Benefit-Cost Analysis

by Paul R. Portney
About the Author
Whenever people decide whether the advantages of a particular action are likely to outweigh its drawbacks, they engage in a form of benefit-cost analysis (BCA). In the public arena, formal BCA is a sometimes controversial technique for thoroughly and consistently evaluating the pros and cons associated with prospective policy changes. Specifically, it is an attempt to identify and express in dollar terms all of the effects of proposed government policies or projects. While not intended to be the only basis for decision making, BCA can be a valuable aid to policymakers.

Although conceived more than 150 years ago by the French engineer Jules Dupuit, BCA saw its first widespread use in the evaluation of federal water projects in the United States in the late 1930s. Since then, it has also been used to analyze policies affecting transportation, public health, criminal justice, defense, education, and the environment. Because some of BCA’s most important and controversial applications have been in environmental policy, this discussion of key issues in BCA is illustrated with examples from the environmental arena.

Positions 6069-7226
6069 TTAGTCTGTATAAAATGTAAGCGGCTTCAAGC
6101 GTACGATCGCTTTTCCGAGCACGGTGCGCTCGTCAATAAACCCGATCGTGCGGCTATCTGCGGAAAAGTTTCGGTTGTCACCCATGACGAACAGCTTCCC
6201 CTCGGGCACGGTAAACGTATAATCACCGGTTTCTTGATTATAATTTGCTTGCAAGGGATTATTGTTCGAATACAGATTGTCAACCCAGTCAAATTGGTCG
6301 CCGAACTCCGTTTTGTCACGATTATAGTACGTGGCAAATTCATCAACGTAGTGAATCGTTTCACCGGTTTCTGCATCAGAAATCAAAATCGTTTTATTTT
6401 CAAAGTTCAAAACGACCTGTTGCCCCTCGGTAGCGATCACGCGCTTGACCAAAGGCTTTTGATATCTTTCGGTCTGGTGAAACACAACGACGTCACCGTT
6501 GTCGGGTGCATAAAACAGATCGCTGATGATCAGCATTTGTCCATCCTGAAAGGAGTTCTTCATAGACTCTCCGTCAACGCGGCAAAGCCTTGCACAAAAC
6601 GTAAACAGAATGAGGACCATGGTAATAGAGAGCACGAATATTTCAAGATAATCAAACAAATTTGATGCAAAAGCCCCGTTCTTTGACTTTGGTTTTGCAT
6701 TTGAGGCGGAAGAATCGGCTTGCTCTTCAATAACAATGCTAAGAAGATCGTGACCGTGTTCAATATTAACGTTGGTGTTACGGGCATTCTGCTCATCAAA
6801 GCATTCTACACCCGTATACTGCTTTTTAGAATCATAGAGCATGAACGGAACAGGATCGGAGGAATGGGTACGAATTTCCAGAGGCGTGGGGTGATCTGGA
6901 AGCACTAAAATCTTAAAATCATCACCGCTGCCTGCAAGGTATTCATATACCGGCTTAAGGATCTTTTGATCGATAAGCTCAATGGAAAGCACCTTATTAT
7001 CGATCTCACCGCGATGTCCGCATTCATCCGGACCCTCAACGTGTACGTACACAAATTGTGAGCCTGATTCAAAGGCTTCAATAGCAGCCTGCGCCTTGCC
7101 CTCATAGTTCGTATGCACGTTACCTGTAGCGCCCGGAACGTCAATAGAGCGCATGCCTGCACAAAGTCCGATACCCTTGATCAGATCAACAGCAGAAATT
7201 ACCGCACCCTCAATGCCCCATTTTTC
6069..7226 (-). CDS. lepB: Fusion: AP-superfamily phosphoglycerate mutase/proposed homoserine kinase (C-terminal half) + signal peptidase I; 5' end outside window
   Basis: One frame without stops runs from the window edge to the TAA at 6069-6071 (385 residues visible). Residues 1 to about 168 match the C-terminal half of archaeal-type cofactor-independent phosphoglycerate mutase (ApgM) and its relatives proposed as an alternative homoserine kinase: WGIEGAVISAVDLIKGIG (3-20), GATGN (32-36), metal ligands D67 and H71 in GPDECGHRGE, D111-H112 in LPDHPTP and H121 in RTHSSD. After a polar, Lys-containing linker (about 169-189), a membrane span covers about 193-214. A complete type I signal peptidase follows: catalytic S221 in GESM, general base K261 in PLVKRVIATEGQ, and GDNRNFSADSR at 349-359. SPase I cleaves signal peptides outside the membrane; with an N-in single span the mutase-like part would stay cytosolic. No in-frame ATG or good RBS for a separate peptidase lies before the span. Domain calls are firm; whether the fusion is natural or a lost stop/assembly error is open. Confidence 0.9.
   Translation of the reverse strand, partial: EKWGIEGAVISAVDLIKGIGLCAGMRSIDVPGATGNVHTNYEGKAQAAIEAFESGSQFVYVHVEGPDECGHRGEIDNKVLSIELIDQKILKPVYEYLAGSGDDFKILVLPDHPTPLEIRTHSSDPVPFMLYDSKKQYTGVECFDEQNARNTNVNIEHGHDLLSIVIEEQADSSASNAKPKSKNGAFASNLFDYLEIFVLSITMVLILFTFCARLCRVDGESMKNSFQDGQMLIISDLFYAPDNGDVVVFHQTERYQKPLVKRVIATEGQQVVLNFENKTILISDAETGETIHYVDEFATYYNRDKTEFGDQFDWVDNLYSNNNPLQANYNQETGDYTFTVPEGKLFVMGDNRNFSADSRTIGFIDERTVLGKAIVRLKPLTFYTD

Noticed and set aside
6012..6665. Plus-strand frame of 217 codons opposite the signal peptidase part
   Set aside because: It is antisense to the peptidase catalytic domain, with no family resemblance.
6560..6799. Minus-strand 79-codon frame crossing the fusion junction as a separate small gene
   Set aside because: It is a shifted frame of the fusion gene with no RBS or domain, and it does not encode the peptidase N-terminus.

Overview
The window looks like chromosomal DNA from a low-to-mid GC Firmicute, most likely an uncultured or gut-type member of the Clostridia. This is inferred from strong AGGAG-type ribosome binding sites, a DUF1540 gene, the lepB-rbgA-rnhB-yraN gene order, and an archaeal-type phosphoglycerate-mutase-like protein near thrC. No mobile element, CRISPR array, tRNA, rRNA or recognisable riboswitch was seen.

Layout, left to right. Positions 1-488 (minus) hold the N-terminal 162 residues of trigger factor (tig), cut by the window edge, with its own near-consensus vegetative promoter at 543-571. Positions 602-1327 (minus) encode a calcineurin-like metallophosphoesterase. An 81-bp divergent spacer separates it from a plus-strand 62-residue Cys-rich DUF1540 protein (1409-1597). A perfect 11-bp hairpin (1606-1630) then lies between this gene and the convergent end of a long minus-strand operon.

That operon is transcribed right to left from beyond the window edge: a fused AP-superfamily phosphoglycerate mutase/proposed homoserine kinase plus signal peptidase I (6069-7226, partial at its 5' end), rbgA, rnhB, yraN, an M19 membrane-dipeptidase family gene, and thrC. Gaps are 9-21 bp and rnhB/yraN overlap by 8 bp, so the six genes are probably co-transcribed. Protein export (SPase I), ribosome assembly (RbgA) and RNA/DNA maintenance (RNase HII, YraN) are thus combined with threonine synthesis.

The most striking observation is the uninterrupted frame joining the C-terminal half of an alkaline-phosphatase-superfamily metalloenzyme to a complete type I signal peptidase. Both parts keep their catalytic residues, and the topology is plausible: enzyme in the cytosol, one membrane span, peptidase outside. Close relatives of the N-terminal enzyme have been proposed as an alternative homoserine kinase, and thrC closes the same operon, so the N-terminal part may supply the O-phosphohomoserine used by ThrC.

To ascertain the net effect of a proposed policy change on social well-being, we must first have a way of measuring the gains to the gainers and the losses to the losers. Implicit in this statement is a central tenet of BCA: the effects of a policy change on society are no more or no less than the aggregate of the effects on the individuals who constitute society. Thus, if no individual would be made better off by a policy change, there are no benefits associated with it; nor are there costs if no one is made worse off. In other words, BCA counts no values other than those held by the individual members of society.